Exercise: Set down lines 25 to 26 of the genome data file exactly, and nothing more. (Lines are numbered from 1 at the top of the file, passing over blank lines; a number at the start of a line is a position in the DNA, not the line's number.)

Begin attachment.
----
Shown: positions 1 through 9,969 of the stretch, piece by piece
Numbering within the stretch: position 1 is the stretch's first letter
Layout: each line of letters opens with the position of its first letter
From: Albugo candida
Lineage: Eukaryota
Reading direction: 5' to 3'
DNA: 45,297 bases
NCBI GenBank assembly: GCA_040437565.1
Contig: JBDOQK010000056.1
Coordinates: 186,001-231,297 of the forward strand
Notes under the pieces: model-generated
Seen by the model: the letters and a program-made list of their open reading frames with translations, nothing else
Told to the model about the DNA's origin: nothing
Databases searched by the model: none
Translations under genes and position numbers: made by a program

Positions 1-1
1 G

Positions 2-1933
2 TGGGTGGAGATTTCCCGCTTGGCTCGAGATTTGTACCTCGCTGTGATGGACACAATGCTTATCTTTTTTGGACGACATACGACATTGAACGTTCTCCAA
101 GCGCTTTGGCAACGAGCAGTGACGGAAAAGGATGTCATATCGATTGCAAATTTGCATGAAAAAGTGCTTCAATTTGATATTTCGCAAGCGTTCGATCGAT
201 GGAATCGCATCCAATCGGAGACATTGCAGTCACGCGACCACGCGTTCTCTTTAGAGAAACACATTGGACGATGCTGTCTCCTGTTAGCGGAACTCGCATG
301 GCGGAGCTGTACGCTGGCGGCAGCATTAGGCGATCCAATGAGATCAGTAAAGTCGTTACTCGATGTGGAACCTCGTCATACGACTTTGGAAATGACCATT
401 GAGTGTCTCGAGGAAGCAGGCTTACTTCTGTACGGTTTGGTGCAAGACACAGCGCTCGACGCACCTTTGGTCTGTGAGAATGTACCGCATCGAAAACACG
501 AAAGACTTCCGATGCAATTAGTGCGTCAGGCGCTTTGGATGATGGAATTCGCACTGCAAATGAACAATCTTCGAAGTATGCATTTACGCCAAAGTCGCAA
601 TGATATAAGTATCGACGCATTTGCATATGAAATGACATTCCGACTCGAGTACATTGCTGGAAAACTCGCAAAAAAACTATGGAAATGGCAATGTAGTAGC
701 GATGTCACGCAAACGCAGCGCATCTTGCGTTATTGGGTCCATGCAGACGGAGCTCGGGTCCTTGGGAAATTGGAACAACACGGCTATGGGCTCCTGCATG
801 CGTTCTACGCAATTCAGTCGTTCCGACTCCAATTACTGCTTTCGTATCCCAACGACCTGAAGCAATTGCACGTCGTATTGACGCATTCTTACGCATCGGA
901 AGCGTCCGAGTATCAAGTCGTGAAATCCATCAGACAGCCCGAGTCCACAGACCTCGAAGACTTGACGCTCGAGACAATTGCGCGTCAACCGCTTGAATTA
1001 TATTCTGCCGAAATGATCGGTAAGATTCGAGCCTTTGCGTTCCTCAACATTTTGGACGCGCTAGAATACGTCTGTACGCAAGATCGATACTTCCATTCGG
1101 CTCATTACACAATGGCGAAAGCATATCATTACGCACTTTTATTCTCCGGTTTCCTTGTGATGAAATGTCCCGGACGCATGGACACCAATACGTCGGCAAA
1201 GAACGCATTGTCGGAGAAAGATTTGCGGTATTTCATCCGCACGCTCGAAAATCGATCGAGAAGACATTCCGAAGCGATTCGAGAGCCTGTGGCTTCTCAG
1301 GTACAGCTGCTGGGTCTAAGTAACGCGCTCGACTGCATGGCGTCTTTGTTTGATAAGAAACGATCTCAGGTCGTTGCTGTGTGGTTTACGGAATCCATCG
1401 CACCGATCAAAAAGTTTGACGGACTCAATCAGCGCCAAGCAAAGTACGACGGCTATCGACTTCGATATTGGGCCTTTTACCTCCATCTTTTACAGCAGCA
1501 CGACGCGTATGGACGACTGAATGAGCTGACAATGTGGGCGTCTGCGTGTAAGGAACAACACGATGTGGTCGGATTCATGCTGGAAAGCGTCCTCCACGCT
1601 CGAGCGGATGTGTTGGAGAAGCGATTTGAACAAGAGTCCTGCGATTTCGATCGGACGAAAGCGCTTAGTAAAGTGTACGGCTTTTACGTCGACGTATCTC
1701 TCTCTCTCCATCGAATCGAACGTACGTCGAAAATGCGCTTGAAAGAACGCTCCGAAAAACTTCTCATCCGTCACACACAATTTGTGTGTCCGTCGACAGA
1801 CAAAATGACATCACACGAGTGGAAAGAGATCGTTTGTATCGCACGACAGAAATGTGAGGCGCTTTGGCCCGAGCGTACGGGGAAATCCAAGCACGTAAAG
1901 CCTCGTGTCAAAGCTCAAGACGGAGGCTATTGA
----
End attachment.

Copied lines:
601 TGATATAAGTATCGACGCATTTGCATATGAAATGACATTCCGACTCGAGTACATTGCTGGAAAACTCGCAAAAAAACTATGGAAATGGCAATGTAGTAGC
701 GATGTCACGCAAACGCAGCGCATCTTGCGTTATTGGGTCCATGCAGACGGAGCTCGGGTCCTTGGGAAATTGGAACAACACGGCTATGGGCTCCTGCATG